December 17, 2017

Lottie

Clossie young 2Lottie

When first we met in summer
it seemed as though that fall would be her last,
one final Christmas if by strength.

But she from tough Kentucky stock
and hills that had withstood the mines and stills and feuds,
determined, spoke of other plans:

I’ll plant my flowers in spring,
outlast the winter and get out on my porch to sit
and see them bloom again.

I smiled and said I’d pray;
it couldn’t hurt to ask for such a simple thing.
And so I did

though folks like her quite seldom
get what they ask, for death sits at their shoulders
soon to drag them off.

Death did not know her well enough!
He took her husband, dog, and others too
but every spring she smiled.

For seven springs in fact
the flowers bloomed in beds and pots around her porch
and she, determined, carried on

While I kept praying year by year,
shaking my head to see that life could be so strong
and she so constant.

When death took her this winter
I’d like to think she finally just gave him permission,
determined to the end.

Perhaps she’d had a dream:
some Gardener calling out for help in spring
to tend his beds

and bring new color to his porch,
where he finds pleasure visiting with those
whose help comes from the hills.

Comments

  1. Hauntingly beautiful poem. Thank you.

  2. Usually I skip by poetry not being of such a mind, but this one caught me and drew me in. Wonderful!

  3. Made me think of my dad.

  4. thanks for sharing

  5. Beautiful! Thank you.

  6. Christiane says:

    thank you, Chaplain Mike

  7. According to the story, Adam’s job was basically to tend the Garden, not for profit or his own pleasure so much as to provide a pleasant place for the Lord to come and walk in the cool of the evening. I have come to think of that as my own job, as best I am able at the tail end of my stay on the planet. My part of the Garden tends more toward trails cut thru field and back woods, so the walking part is covered. Come knock on my door and I’ll take you around.

    If it’s flowers the Lord wants to look at, other than those growing in the fields and meadows, He can sit on the back patio and enjoy the flower garden in front of him that came with the place. The woman who planted and took care of it brought flower seeds with her out of war torn Germany as a girl, and they are still doing their thing on their own, if a bit wild and bedraggled, much like me. She got too old to be able to take care of it any longer, but she still comes by from time to time to pick a bouquet and enjoy the view.

    • Christiane says:

      our first house was the worst house in a better part of town . . . it had been a pre-fab made of metal with double outer walls between which there was some kind of filler for insulation, no dry wall . . . just wall paper over the metal interior . . . primitive? oh . . . but we were young, then . . .

      It was the garden that was memorable . . . two old ladies, sisters, had lived there originally and they had collected many varieties of camellias and azaleas which they planted around tall lob-lolly pine trees . . . I can’t tell you how beautiful it was, but not in the ‘neat’ cultured way of an immaculate yard . . . more in the way of a park with paths amidst the beauty of the place, with the occasional wooden bench, and one of those double-seated swings with a little roof overhead where my little ones were always happy to be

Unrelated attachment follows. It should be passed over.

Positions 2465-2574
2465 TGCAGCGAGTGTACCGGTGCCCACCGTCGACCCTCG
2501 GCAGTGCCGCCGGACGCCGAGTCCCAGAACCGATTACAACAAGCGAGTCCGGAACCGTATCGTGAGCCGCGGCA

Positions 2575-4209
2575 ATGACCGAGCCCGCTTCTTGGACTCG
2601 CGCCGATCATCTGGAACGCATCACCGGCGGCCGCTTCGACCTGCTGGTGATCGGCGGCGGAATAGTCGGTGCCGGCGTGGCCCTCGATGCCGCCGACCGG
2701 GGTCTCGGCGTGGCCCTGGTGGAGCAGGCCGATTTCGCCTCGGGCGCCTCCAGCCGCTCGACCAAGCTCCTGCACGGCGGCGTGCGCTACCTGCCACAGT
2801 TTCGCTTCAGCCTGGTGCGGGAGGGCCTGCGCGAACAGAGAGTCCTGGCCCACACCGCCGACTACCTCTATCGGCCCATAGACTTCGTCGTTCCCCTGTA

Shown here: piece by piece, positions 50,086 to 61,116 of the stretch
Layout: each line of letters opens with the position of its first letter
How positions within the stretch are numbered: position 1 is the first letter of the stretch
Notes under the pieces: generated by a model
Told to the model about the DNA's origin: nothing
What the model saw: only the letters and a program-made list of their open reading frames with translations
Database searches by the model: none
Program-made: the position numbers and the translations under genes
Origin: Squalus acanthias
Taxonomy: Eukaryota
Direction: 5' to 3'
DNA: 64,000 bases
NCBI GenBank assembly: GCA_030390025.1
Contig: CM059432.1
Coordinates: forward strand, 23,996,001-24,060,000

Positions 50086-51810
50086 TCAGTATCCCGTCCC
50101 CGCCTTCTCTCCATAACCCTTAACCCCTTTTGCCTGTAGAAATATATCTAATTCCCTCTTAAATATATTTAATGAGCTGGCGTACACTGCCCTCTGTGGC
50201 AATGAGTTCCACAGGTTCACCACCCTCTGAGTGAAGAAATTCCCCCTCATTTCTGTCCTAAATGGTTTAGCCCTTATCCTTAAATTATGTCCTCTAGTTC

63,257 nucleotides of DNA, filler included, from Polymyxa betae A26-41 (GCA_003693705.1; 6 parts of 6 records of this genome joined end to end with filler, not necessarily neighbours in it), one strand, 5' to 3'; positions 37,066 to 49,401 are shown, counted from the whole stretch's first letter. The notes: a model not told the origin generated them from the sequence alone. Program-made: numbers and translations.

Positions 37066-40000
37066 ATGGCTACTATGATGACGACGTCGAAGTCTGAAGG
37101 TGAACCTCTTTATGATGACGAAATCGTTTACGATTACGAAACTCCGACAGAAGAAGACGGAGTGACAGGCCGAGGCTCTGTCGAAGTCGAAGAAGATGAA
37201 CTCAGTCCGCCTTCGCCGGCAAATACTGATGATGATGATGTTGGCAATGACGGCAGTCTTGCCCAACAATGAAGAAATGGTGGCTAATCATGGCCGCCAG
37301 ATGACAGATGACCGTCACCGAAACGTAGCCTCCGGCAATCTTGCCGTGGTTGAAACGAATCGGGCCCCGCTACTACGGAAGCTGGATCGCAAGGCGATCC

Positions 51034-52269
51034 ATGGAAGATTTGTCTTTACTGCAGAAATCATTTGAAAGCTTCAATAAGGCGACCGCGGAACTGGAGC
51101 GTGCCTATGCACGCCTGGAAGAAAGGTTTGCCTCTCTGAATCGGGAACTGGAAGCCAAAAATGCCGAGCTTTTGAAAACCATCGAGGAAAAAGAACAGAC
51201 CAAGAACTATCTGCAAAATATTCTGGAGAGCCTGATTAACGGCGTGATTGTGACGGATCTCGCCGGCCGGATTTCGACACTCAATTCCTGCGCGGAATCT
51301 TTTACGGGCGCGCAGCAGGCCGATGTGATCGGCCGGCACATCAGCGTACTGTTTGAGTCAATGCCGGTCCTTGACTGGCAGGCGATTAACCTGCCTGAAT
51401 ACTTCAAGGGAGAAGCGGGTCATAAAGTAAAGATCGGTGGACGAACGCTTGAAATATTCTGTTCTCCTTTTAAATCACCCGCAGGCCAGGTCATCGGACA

I spent a lot of time in that garden with my two young children . . . good memories, those

  8. I write poetry. I wish I could write like that. Beautiful phrasing and crafting.

    • “I’d like to think she finally just gave him permission.”

      LOVE that line.

      • Christiane says:

        sometimes the words of others resonate within us as though with a strange kind of recognition . . . I’ve always loved how Emerson explained this phenomenon:

        “A man should learn to detect and watch that gleam of light which flashes across his mind from within, more than the lustre of the firmament of bards and sages. Yet he dismisses without notice his thought, because it is his. In every work of genius we recognize our own rejected thoughts: they come back to us with a certain alienated majesty.”
        (Ralph W. Emerson, ‘Self-Reliance’)

        • Nice.

          I was in a poetry group for years. Some of the phrasing and word combinations my friends used was a marvel.

  9. Here’s a paragraph from “Grace” by Peter Marty in the Recommended Reading links above:

    “Every effort to define grace runs the risk of missing the mark, although adding our oblique attempts together may hint at the oddity and wonder of grace. How inconvenient that Jesus never used the word himself. Had he so much as put the word grace into even a few sentences, we might be able to arrive at a more exact definition. But frustratingly, we have no record of him uttering the word. All we have are the events and actions of his life that, strangely enough, communicate grace as something better lived than talked or written about.”

    Marty is an ELCA pastor who writes a column monthly for the official ELCA Lutheran magazine. From his picture you might guess him to be your uncle the shoe salesman who lives alone and drives a twenty year old car. This essay on grace is the first I can remember that recognizes the concept of grace is slippery and not easily grasped, especially by that facile Evangelical definition of unmerited favor, which always irks me. A lot of the Lutheran explanations of grace irk me too. This guy pushes the boundaries of conventional Lutheranism right up front in their magazine every month. Not a radical, but apparently a thinker. From his picture, certainly in no danger of being taken for a hipster, but maybe . . . .

  10. Thank you, Mike.

  11. Beautiful and heartbreaking, Chaplain Mike. Thank you.

  12. Beautiful, Chaplain Mike. Thanks for honoring Lottie. It sounds like she was a remarkable woman.

  13. Thank you